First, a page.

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Gaza horrors sow seeds for future violence

  • Story Highlights
  • Boy on Hamas TV: "When we will grow up, we will bomb them back"
  • Tearful girl: "Maybe my sister could die some day, I don't know. I am afraid"
  • Psychiatrists say seeing destruction firsthand can create violence in the future
  • One psychiatrist said earlier children witnessing violence grew into extremists
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From Nic Robertson
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SDEROT, Israel -- Mohammed Abu Hassanin may be a young boy, but he's old enough to know he's scared of the attacks being launched by Israel in Gaza.

A Palestinian boy runs for cover following an Israeli airstrike Monday in Rafa, in southern Gaza.

A wounded boy is carried into the Al-Shifa hospital on Monday in Gaza.

"When the Jews bomb us when we are asleep, [Hassanin] says 'We get scared,' " a translator says.

Hassanin is one boy from Gaza speaking frankly to an anchor on Hamas TV about the attacks, which have gone on for 10 days.

Children like him have accounted for one-third of the casualties at Gaza's main hospital, foreign doctors say. And now Hamas and their media are making them the face of the attacks.

The children have seen terrible images of tragedy: their friends injured or killed and bloodied bodies in the streets.

They are images Hassanin says he will never forget. He'll keep them stored away until he's old enough to do something about it.

"When we will grow up, we will bomb them back," a CNN translator quoted the boy saying on Hamas TV.

It's a sentiment psychiatrists in Gaza say could be responsible a frightening future -- that the violence children are witnessing will sow the seeds for future violence. Video Watch how Arab media is covering the crisis »

In Gaza, a little girl wails as she talks about her friend who was killed in an attack on a Hamas house.

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"She could be my sister," the girl tearfully says. "She is my friend but maybe my sister could die some day, I don't know. I am afraid."

Gaza psychiatrist Eyad el Sarraj said similar trauma to children following past Palestinian intifadas has led to violent results. Video Watch psychiatrists explain their fear »

"Today children are experiencing a serious kind of trauma, and I fear for the future," el Sarraj said. "The children of the first intifada were throwing stones at the Israeli troops. And because of the trauma they were subjected to, 10 years later, the same children became suicide bombers."

Nowhere is safe for the children, and many are without food.

On Sunday, Save the Children staff members delivered food parcels to 641 families -- or nearly 6,000 people, including more than 3,000 children -- in Gaza City, east Jabalyah, Beit Lahia, Beit Hanoun and Um Al Nasser. But the group said the continuous air assaults and ground fighting are making movement dangerous for needy families.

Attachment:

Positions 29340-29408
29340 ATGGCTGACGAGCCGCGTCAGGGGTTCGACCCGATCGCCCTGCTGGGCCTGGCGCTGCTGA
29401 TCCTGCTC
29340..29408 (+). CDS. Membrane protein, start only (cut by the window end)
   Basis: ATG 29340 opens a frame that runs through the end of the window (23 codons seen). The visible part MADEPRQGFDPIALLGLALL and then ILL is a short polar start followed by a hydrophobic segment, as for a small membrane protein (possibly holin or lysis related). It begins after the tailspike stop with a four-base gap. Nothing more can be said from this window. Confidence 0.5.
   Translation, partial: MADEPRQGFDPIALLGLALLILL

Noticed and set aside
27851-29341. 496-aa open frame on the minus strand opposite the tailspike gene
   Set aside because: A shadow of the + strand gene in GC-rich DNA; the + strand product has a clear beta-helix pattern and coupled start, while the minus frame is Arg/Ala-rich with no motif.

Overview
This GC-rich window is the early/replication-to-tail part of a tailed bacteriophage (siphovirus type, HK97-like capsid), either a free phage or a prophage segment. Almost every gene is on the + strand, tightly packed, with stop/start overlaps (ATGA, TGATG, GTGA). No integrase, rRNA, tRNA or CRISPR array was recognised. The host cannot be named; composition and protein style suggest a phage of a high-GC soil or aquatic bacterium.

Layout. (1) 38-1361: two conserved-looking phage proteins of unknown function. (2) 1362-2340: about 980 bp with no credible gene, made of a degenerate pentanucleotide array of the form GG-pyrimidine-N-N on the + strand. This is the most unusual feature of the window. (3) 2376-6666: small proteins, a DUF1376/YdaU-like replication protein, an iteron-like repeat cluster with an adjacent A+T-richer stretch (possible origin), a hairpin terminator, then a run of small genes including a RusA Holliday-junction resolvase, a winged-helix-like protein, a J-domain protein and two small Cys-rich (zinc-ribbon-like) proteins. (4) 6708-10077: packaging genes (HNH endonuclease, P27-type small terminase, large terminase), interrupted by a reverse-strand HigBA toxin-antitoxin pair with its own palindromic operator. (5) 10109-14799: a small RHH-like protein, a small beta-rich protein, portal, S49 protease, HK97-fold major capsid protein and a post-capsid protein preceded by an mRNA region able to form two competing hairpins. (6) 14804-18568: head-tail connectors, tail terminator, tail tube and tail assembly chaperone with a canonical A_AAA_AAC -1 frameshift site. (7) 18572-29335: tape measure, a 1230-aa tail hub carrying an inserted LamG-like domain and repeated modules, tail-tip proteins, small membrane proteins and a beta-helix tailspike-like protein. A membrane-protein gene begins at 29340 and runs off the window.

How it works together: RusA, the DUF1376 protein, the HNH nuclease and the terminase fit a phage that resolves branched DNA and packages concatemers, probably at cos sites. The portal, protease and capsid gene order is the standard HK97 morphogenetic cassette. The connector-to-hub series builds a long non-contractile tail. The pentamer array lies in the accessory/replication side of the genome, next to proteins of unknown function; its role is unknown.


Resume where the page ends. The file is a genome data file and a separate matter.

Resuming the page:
"The situation has reached a critical level for children who are exposed to and experiencing violence, fear and uncertainty," said Annie Foster, Save the Children's team leader for the emergency response in the region.

"Parents are facing enormous challenges to protecting and caring for their children. Either they cannot leave their house to attend to basic needs for fear of being caught in the crossfire -- or they are being forced from their homes, into harm's way, to find shelter."

In the streets of Gaza, where Israeli ground forces are operating, and on the Israeli side, where Hamas rockets are being launched, the streets are empty. Even playgrounds for children are equipped with bunkers. Video Watch the latest on Hamas' continued rocket threats »

Sirens wail on the Israeli side warning of Hamas rocket attacks. When asked what they think when they hear the sound, the children respond with only one word: "Fear."

The threat of Hamas rockets in the south of Israel is taken so seriously that almost all the schools within rocket range of Gaza have locked their gates and told children not to come to school. According to the Israeli government, 300,000 students are affected.

The threat to children is something, perhaps the only thing, that people on both sides of the border agree on.

Gaby Schrieber, an Israeli psychiatrist at Barzilai Hospital, says Israeli children get excellent help and structured support -- something he fears children in Gaza won't be receiving.


And if they don't get the support they need or hope for a better future, Schrieber worries what will happen to them.

"Where is hope for them, and how can they structure their future in their minds?" Schrieber said. "They can become extremists."

CNN's Mallory Simon contributed to this report.

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